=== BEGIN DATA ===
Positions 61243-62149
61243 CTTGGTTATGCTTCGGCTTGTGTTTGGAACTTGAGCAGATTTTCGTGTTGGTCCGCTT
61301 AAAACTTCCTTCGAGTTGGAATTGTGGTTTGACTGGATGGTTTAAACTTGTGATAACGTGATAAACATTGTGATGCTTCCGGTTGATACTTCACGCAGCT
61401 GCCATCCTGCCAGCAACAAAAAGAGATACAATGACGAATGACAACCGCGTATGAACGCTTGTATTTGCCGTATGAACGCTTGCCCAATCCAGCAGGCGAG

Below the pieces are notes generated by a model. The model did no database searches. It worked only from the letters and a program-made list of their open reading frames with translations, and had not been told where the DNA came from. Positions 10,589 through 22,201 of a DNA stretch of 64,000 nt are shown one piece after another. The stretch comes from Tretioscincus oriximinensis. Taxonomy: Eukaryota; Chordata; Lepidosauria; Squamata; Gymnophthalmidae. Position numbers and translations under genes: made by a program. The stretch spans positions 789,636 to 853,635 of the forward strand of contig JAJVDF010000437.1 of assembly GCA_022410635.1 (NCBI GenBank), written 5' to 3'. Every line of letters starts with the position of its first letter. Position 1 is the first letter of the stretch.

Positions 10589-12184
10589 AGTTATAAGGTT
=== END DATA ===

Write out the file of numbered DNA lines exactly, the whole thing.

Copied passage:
Positions 61243-62149
61243 CTTGGTTATGCTTCGGCTTGTGTTTGGAACTTGAGCAGATTTTCGTGTTGGTCCGCTT
61301 AAAACTTCCTTCGAGTTGGAATTGTGGTTTGACTGGATGGTTTAAACTTGTGATAACGTGATAAACATTGTGATGCTTCCGGTTGATACTTCACGCAGCT
61401 GCCATCCTGCCAGCAACAAAAAGAGATACAATGACGAATGACAACCGCGTATGAACGCTTGTATTTGCCGTATGAACGCTTGCCCAATCCAGCAGGCGAG

Below the pieces are notes generated by a model. The model did no database searches. It worked only from the letters and a program-made list of their open reading frames with translations, and had not been told where the DNA came from. Positions 10,589 through 22,201 of a DNA stretch of 64,000 nt are shown one piece after another. The stretch comes from Tretioscincus oriximinensis. Taxonomy: Eukaryota; Chordata; Lepidosauria; Squamata; Gymnophthalmidae. Position numbers and translations under genes: made by a program. The stretch spans positions 789,636 to 853,635 of the forward strand of contig JAJVDF010000437.1 of assembly GCA_022410635.1 (NCBI GenBank), written 5' to 3'. Every line of letters starts with the position of its first letter. Position 1 is the first letter of the stretch.

Positions 10589-12184
10589 AGTTATAAGGTT